Discrimination Comes in All Sizes

During a conversation with a friend two days ago, I was struck again by the injustice and unfairness in the world. The word “discrimination” came to mind.  Largely associated with minority groups, the poor and handicapped, discrimination reared its ugly head during our talk. She was near tears when she spoke. Only, she isn’t poor or handicapped. She is a white, upper class mother of three. She happens to be married to a man whose family name brings to mind great wealth in this community. Consequently, people assume they have a stash of cash in the basement and can afford anything and everything they want. She doesn’t like to tell people her whole name when she meets them; she kept it from her hairdresser for months!  Her family lives in a large home and owns a lot of “stuff”.  Her address embarrasses her because everyone knows THAT house! Her kids are teased because of who they are and finding real friendships is, I am sure, difficult for all of them.  Does someone want to be their friend because of their toys or because of their amazingly sweet personalities?

She described to me how people will charge her more for things than they would otherwise because they assume she has the extra cash.  A landscape estimate that would cost Joe Average $2000 comes to $4000 for this family.  They have worked hard for what they have, yet live on one salary that is no more or less than anyone associated with the degree and job her husband holds. He just happens to have a name tied to the company he works with and the assumption is that he earns boatloads more than anyone else. It’s just not true. They have made smart purchases and worked their way to where they are. Just like me, discount groceries and dented cans are part of the process and she has scraped by on nothing in the bank during her marriage like most of the rest of us. No silver spoon here; hard work alone. She drives an 8 year old car and loves it. Smart lady!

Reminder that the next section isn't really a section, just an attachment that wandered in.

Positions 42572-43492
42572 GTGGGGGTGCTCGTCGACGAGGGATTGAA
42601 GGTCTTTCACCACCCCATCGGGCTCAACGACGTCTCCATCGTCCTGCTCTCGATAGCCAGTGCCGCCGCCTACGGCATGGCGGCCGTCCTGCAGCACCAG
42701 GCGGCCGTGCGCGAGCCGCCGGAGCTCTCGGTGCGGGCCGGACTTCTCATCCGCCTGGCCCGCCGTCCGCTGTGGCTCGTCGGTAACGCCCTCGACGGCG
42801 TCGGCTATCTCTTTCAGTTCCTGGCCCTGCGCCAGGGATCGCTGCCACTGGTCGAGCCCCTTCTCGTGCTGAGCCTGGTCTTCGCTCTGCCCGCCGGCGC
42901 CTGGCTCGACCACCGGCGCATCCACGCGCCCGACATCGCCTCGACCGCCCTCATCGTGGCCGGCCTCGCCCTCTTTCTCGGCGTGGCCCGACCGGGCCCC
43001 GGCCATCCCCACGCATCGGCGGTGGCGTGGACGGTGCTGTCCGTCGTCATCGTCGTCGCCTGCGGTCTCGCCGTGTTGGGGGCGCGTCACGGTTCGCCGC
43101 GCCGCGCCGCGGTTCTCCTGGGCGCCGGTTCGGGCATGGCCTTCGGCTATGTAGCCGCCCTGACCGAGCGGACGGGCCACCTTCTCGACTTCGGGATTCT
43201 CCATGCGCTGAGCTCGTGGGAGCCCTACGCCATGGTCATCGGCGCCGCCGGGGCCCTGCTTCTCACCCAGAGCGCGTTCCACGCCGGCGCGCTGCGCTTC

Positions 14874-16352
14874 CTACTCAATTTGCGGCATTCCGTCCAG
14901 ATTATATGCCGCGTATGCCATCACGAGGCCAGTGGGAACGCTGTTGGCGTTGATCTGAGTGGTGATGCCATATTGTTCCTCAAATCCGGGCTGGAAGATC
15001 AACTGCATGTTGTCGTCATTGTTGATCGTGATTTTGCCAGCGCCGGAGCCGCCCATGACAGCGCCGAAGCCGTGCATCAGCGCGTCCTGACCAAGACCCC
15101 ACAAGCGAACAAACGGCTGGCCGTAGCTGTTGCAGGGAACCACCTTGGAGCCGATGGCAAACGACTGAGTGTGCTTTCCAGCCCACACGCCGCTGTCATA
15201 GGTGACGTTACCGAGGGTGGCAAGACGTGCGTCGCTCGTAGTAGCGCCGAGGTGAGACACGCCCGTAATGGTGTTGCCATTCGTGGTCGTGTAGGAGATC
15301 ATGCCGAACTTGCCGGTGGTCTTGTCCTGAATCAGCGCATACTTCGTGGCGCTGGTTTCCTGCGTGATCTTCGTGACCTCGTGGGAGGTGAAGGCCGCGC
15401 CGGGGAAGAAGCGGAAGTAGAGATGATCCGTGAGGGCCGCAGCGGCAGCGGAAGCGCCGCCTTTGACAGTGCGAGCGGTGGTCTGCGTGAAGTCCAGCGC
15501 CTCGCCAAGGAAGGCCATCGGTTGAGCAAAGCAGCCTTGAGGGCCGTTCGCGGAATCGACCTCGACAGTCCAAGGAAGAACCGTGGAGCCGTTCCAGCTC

Her hurt was obvious. She wants to be known for who she is not the name she carries. She wants others to look past the material and see that they are really a simple family with the same struggles we all have. Mothering three children, running a household, cooking, cleaning, cleaning up dog poop all come with her territory. Sound familiar? The unfair advantage they are assumed to have just doesn’t exist. Why must we stereotype the people with seem to have it all and treat them differently? Why should they pay more for something? Who says they have more?

Assumptions are astoundingly stupid thoughts and get us in trouble every time. My dear friend trusts no one easily; why should she?

I, for one, am proud to know her. Not because she lives in a big house or has a plasma screen.  She could live in a ditch for all I care and I’d still like her.  She is an honest, loving, kind and beautiful woman who wants to do the best she can with what she has for those she loves.

Would we were all a little more like that.


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